Wednesday, April 20, 2011

Why I am voting Yes to Alternative Vote

On May 5th the UK votes whether to change its electoral system from "first past the post" (FPTP) to "alternative vote" (AV). In FPTP you put an X next to the name of one candidate, and the candidate with the biggest number of Xs wins. In AV the first preferences are counted as for FPTP, but then the candidate with the lowest number of votes is eliminated and the second preferences of their voters are then counted towards the other candidates. This process carries on until someone has more than 50% of the vote.

When I was at University the Students Union used AV, and one year a man stood for the post of Womens' Officer under the name of "Captain Kirk". Against him were two more conventional candidates standing on the Conservative and Labour platforms.

When the votes were counted Captain Kirk got 49% of the first preference votes, with the Conservative getting 26% and Labour 25%. Under FPTP Kirk would have won, but now the Labour candidate was eliminated and it turned out that all of the people who voted for her first had voted for the other woman as second preference. So now the Conservative candidate had 26%+25%=51% of the vote, and Kirk was defeated.

I'm well aware of the Arrow Impossibility Theorem, which shows that given an election with three or more candidates and three or more voters it is impossible to have a voting system that always delivers the right result, but it seems to me that this is rather like the fact that any programming language is logically equivalent to a Turing Machine; its true, but it doesn't mean that all (voting systems | programming languages) are equally good. FPTP seems particularly prone to perverse outcomes, such as the election of a male Womens' Officer when the majority of the electorate wants a female. Pretty much every election in the UK is a 2-horse-1-pony race, with the Liberal Democrats as the pony, and every election pundits discuss the impact of "tactical voting" as people who would like to elect the Lib Dems instead vote Labour for fear of otherwise "letting the Conservatives in". Under AV they can simply vote Lib Dem first and Labour second.

The anti-AV campaign's arguments seem to come down to:
  • It will create more hung parliaments. Possibly. I don't see this as a bad thing. The current coalition seems to be doing OK, and a coalition means that more of the electorate's views get represented in government. Having a government elected by 40% of the people get 100% of the power seems to me rather undemocratic.
  • It will empower the National Front. For those who don't know, the National Front (NF) is an extreme right wing racist party, which occasionally does well in poor inner-city areas where the "immigrants are taking your jobs and houses" line gets a sympathetic hearing. But equally, if most people object to the NF on principle then AV makes it much easier to vote against them; just put the NF at the bottom of your list. That ensures that no matter how other people vote, your vote will count against the NF.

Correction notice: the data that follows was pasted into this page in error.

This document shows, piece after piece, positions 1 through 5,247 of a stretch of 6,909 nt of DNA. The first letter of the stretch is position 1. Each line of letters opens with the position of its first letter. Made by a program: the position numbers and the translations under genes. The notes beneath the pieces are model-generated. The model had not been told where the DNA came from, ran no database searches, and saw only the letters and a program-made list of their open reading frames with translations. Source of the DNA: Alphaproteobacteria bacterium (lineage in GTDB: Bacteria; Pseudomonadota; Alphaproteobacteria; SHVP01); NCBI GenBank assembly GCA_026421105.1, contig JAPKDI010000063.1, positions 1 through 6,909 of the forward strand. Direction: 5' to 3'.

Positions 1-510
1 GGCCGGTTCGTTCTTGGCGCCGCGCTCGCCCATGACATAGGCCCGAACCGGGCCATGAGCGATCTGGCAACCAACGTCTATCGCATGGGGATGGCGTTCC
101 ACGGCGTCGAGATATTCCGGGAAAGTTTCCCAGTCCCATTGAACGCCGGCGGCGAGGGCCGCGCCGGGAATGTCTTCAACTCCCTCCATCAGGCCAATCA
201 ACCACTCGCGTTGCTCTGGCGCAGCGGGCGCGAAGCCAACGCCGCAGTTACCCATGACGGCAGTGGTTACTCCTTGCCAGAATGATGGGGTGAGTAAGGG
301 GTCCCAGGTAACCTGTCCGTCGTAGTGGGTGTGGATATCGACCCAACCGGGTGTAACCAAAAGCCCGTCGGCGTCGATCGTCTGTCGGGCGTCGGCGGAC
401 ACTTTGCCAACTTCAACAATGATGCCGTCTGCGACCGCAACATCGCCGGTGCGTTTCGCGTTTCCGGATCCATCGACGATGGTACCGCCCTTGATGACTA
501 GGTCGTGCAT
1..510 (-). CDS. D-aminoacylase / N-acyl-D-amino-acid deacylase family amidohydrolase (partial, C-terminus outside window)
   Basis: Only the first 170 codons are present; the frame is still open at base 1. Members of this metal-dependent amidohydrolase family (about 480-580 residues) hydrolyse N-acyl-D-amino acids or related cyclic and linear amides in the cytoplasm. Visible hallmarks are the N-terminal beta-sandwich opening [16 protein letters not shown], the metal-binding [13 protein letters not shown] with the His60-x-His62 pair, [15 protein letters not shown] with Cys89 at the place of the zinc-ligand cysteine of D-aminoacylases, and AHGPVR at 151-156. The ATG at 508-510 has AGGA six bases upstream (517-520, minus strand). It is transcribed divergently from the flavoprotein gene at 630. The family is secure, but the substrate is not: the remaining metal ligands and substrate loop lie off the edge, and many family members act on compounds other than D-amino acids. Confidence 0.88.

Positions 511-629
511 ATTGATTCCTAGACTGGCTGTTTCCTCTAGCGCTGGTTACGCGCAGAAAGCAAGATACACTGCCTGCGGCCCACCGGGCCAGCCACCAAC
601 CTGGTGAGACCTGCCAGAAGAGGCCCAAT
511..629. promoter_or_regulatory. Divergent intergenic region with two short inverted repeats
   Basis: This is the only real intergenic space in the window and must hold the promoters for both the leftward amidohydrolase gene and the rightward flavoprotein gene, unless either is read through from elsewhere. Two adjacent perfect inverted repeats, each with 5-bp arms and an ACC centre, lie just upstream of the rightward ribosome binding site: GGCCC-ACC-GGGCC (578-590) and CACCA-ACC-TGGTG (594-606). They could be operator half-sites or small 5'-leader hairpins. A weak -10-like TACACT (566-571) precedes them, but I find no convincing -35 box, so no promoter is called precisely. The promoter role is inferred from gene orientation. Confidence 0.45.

• The most popular person doesn't always win. Well yes, if you define "most popular" as "winner under FPTP" then this is true; if AV didn't give a different result sometimes then there wouldn't be any difference. The point about AV is that the candidates with the broadest support tend to win much more often, whereas FPTP is prone to producing winners who most of the electorate actively dislike.
So for these reasons I'm going to be voting YES to AV.


Luke Plant said...

I'll try again, my first attempt was rather rubbish.

You write: "just put the NF at the bottom of your list. That ensures that no matter how other people vote, your vote will count against the NF."

The problem is, this isn't really true.

In the first round, only the first preference votes are counted.

If you vote for the most popular candidate, the order of your votes for other candidates are not relevant, because only those ballot papers for the eliminated candidates get re-examined after the first round.

Suppose the procedure comes to a conclusion after the second. The fact that you put one candidate 2 and another 5 has not influenced the vote at all.

This means that if you happen to prefer the more popular candidates, your preferences against the other candidates are not counted, but if you prefer the least popular candidates, your other preferences are counted.

As you say, no voting system is fair, but AV is biased towards the minority opinions.

This is why many people think that it is AV, not FPTP, that produces the perverse results.

Paul Johnson said...


In your example, the only reason that the vote doesn't count against the NF is that they've already lost, so its irrelevant.

"Bias" is a loaded term; it seems to me that FPTP is biased towards the big parties. The Lib Dems need far more votes to get an MP than either the Conservatives or Labour.

Gabriel said...

With AV, you need to rank candidates on a single ballot: this is prone to the ballot-as-signature attack (coercing someone's vote).